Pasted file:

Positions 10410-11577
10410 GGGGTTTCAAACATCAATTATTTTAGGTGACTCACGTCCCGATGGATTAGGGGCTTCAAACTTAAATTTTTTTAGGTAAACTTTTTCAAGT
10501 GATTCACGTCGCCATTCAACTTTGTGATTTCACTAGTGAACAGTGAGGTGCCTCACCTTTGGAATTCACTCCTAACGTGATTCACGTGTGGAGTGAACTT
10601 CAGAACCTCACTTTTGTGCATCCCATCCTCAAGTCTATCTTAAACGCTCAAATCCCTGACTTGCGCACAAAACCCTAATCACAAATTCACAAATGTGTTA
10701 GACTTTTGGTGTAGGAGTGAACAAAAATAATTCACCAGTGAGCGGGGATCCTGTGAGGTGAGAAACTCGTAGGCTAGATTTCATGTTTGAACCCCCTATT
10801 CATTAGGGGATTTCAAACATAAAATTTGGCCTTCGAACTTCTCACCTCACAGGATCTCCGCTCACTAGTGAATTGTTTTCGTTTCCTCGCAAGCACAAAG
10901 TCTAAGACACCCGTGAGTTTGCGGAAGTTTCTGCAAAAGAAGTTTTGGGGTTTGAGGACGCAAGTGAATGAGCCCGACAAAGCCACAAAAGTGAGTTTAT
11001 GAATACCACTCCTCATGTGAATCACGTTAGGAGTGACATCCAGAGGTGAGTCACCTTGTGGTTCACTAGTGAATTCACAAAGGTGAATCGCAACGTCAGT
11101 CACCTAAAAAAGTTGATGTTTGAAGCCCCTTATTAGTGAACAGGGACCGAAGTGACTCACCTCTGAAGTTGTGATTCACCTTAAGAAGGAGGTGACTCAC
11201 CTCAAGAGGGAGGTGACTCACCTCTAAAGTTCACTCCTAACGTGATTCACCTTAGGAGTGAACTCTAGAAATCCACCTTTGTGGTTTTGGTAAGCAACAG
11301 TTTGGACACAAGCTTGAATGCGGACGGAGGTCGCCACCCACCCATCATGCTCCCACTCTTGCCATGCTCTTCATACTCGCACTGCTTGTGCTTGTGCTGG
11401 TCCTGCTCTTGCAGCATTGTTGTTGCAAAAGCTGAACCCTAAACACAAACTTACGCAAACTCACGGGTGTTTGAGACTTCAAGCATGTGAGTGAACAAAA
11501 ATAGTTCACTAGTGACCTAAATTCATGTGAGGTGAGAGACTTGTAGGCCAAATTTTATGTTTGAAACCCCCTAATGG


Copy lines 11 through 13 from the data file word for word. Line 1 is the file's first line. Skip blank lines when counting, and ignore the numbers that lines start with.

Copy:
11301 TTTGGACACAAGCTTGAATGCGGACGGAGGTCGCCACCCACCCATCATGCTCCCACTCTTGCCATGCTCTTCATACTCGCACTGCTTGTGCTTGTGCTGG
11401 TCCTGCTCTTGCAGCATTGTTGTTGCAAAAGCTGAACCCTAAACACAAACTTACGCAAACTCACGGGTGTTTGAGACTTCAAGCATGTGAGTGAACAAAA
11501 ATAGTTCACTAGTGACCTAAATTCATGTGAGGTGAGAGACTTGTAGGCCAAATTTTATGTTTGAAACCCCCTAATGG